Predicting the future success of researchers and their research…academic moneyball

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A bit of a scary article on the LSE Impact blog. It is a piece about using various metrics to predict which academics will achieve future success, and also to predict which journal articles will be most successful. The idea being that decisions can then be made using these predictions. The authors of this could really do with reading Louise Amoore's recent book on The Politics of Possibility and Roger Burrows piece on ‘Living with the h-index‘. We can see here that the predictions are intended to become realities and to try to bypass human decision making. The project is an extension of the Moneyball approach, which is an approach used in sport that promotes decision making based on various forms of data. The idea is that you get ahead of the market by using such predictions, and that the data enables you to find future success. Is this something we really want? And how will the predictions become realities? I wrote a little bit about this in my post on algorithms in the academy. It seems important to me that we try to keep some critical distance from the use of metrics to predict and we certainly need to be aware of the politics of possibility that Amoore has described, particularly as it continues to reshape academic practice and decision making.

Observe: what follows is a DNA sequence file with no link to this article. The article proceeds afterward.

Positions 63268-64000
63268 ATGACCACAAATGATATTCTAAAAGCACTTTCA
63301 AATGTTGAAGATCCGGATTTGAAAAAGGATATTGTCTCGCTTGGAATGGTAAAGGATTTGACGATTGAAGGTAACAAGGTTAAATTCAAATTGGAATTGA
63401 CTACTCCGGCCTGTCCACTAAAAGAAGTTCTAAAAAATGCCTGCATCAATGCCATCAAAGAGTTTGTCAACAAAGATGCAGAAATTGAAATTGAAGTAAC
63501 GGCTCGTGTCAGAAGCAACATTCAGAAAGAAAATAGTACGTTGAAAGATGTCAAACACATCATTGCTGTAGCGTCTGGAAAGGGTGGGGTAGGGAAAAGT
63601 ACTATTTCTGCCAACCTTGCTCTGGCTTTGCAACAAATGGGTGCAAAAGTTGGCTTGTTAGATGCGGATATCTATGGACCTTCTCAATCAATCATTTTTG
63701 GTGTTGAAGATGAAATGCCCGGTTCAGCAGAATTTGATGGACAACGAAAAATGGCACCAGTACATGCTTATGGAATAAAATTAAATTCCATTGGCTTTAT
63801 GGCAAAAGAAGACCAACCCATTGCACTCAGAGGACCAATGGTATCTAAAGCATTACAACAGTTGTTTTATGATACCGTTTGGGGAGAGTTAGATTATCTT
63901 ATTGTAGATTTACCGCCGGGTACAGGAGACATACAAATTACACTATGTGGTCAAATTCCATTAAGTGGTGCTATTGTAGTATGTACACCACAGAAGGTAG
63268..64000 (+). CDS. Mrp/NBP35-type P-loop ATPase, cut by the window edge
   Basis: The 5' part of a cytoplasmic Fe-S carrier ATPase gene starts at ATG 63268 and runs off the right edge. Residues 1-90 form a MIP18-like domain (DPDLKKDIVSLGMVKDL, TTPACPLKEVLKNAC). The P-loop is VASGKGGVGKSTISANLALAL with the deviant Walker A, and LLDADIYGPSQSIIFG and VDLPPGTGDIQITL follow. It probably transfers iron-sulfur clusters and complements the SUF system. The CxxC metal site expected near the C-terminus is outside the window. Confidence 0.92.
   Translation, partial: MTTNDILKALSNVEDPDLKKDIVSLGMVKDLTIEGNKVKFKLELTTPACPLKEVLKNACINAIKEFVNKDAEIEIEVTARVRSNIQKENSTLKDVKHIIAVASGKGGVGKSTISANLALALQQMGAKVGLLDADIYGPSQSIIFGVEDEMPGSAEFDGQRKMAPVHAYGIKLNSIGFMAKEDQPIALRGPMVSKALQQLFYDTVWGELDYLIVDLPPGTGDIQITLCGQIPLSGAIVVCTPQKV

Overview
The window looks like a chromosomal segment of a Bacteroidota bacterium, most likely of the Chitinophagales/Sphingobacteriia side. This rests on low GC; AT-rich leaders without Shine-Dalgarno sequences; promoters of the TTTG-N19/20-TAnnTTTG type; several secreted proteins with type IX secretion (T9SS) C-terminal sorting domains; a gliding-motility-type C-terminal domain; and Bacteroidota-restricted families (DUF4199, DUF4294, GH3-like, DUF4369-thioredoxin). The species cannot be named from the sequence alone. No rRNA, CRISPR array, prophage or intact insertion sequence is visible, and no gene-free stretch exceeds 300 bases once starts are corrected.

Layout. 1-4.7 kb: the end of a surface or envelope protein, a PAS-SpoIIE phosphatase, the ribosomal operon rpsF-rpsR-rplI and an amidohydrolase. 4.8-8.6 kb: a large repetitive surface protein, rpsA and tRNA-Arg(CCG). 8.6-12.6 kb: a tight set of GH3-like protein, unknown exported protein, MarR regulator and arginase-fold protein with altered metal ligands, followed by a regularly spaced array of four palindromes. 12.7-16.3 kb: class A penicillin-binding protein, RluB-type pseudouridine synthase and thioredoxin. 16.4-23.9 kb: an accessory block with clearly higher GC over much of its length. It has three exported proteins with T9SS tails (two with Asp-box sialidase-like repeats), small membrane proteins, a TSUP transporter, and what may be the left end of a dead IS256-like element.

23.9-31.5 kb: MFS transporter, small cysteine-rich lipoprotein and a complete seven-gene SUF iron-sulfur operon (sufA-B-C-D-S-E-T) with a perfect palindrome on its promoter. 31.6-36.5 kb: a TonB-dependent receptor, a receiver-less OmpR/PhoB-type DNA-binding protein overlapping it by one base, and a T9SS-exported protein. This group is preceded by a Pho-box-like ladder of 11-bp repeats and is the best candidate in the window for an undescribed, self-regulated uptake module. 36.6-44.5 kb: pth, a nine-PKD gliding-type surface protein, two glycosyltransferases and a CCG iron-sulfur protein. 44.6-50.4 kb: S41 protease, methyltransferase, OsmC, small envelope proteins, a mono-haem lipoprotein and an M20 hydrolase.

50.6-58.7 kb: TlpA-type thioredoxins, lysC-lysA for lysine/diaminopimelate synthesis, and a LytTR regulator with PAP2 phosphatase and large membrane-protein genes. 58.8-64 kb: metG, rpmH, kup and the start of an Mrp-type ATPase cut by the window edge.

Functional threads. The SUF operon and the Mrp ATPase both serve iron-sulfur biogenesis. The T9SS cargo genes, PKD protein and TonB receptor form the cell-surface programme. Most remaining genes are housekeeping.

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This entry was posted in data and dataplay, future of sociology, infrastructures, metrics, university, visualisation and tagged , , . Bookmark the permalink.

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